Air is drawn in by the two front 200mm fans. The latter are 38 mm thick solutions supported by a third 140 mm PWM fan placed at the rear in extraction. The breakdown scheme is therefore as follows. Cool air is sucked in from the front and then sucked in by the graphics card and rear fan in the exhaust position. The hot air is then exhausted from the top, the rear and a small side area at the tempered glass side panel.

We thus find an airflow going from front to back and supposed to pass through all the hottest components of our configuration (graphics card, chipset, M.2 SSD or the cooler).

Asus cleverly uses the side curves of the case to offer two handles for easy handling.

It also hides two buttons to unhook the front panel to access the dust filter.

The connectors are placed on the top. It consists of a Power button that can be deactivated using a locking latch, two USB 3.2 Gen 1 ports, one USB 3.2 Gen 2×2 Type-C port, two USB 2.0 ports, a Reset button, and a fan control button.

Power button with lock latch

The case is equipped with a HUB that unifies the power supply to the three fans. Management driven by this button offers either a +12V mode, i.e. a fan at 100% of its capacity, or a PWM mode driven by the motherboard.

The case has a metal chassis and a dress combining plastic and tempered glass. The left side panel provides an unobstructed view of the setup.

It comes with a small ventilation grille highlighting its membership of the ProArt range. The base on the sides also has an opening allowing air to circulate.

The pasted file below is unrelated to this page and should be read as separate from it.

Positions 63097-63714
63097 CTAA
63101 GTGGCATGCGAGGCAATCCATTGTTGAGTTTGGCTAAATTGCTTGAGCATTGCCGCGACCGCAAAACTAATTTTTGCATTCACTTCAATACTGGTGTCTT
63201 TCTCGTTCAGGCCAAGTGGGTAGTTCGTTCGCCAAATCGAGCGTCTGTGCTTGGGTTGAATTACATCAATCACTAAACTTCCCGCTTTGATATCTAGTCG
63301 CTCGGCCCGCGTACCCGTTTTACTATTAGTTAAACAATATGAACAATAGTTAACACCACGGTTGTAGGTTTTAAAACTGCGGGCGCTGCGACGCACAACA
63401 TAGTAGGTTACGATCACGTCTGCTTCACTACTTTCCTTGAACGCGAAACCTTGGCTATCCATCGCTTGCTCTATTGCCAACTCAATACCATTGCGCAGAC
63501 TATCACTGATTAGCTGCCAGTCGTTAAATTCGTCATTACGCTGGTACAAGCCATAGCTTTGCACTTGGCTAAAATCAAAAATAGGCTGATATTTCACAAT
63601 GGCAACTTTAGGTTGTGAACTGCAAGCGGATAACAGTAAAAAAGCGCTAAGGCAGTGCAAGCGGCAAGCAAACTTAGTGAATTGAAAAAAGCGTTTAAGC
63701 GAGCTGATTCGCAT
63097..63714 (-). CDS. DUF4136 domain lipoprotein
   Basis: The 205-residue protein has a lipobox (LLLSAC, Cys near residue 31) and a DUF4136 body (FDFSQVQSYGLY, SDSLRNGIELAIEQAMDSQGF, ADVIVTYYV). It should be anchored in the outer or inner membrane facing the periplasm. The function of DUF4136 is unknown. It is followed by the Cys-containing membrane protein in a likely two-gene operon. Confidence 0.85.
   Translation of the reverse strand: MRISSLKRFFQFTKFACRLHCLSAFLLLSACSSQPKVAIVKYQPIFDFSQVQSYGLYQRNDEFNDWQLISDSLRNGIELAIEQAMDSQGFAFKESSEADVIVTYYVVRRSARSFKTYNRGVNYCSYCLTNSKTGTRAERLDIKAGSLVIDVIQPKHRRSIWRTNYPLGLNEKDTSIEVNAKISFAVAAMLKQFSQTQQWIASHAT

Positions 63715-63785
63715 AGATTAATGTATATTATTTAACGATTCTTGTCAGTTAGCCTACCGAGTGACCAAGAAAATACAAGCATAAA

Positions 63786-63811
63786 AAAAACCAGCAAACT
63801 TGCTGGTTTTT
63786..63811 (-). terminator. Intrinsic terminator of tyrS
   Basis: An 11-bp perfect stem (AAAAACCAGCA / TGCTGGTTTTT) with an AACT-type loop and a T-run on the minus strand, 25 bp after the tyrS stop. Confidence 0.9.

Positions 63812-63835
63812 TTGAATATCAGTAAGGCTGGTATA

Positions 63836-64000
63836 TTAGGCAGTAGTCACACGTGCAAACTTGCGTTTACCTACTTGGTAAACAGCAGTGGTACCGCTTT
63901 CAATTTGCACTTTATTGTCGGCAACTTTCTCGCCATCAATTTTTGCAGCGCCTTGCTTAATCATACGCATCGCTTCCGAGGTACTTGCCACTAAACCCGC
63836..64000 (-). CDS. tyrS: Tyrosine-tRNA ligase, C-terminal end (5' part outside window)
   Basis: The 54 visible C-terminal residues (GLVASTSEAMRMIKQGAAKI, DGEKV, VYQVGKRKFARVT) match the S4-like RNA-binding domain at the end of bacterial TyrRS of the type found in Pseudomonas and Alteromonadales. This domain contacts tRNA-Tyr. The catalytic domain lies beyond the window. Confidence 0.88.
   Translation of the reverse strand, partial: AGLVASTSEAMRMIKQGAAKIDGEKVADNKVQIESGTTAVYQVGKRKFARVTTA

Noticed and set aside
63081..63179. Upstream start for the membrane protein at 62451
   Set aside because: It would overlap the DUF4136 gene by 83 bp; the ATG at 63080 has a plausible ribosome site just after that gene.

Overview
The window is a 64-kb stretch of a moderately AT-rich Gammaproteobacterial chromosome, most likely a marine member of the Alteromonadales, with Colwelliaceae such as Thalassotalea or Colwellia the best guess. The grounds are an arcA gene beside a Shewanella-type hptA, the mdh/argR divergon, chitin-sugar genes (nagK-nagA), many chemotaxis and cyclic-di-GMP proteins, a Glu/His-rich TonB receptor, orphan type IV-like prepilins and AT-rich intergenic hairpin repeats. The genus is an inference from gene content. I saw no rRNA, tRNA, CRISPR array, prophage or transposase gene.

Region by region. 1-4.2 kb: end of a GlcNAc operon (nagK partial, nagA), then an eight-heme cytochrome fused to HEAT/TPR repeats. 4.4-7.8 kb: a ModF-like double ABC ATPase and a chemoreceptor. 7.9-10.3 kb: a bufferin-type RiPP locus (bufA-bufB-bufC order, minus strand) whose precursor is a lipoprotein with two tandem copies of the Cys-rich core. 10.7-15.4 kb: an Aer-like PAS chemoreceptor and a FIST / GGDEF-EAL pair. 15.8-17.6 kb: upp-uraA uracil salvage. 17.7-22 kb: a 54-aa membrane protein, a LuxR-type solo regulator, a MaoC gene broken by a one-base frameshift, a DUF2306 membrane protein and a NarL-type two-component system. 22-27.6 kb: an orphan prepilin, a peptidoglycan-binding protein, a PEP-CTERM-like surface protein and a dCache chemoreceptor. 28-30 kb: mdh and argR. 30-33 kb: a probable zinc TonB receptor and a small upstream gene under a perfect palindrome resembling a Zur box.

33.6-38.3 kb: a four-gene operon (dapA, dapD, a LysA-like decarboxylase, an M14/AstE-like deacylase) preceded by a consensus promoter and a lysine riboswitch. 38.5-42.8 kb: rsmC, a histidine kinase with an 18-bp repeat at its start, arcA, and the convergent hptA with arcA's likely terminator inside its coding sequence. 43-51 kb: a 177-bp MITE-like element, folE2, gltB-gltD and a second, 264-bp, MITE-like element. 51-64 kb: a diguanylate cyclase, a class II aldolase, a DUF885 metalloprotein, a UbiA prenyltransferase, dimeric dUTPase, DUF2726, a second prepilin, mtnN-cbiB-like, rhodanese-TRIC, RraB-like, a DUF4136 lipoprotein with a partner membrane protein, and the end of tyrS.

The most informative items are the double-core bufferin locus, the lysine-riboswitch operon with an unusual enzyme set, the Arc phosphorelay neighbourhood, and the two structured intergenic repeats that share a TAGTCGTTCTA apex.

The two panels (tempered glass and steel) clip onto the chassis and their opening is associated with two rear buttons.

It’s simple, fast and devilishly effective.

The rear is very airy with the presence of several grilles with circular openings. The power supply is positioned on the bottom and a set of 8 expansion slots equipped with perforated PCIe brackets accompany a protective grille for the rear fan as well as a tool-free mounting system for the graphics card.

ProArt PA602 Enclosure – Quick, tool-free attachment of three PCIe expansion slots

In a bundle, an adapter allows you to reposition the expansion slots vertically to use the graphics card in the same orientation.

However, the Riser cable is not part of the bundle.

Finally, the top is equipped with a filtered grille that can be removed from the back over almost its entire surface. Note that it frees up additional space dedicated to the Wi-Fi antenna.

ProArt PA602 Enclosure – Wi-Fi Antenna Storage Hatch

This allows for simple storage for a minimalist look.

We find the same approach on the bottom with a filter removable from the front. On the other hand, it requires the front panel to be dismantled.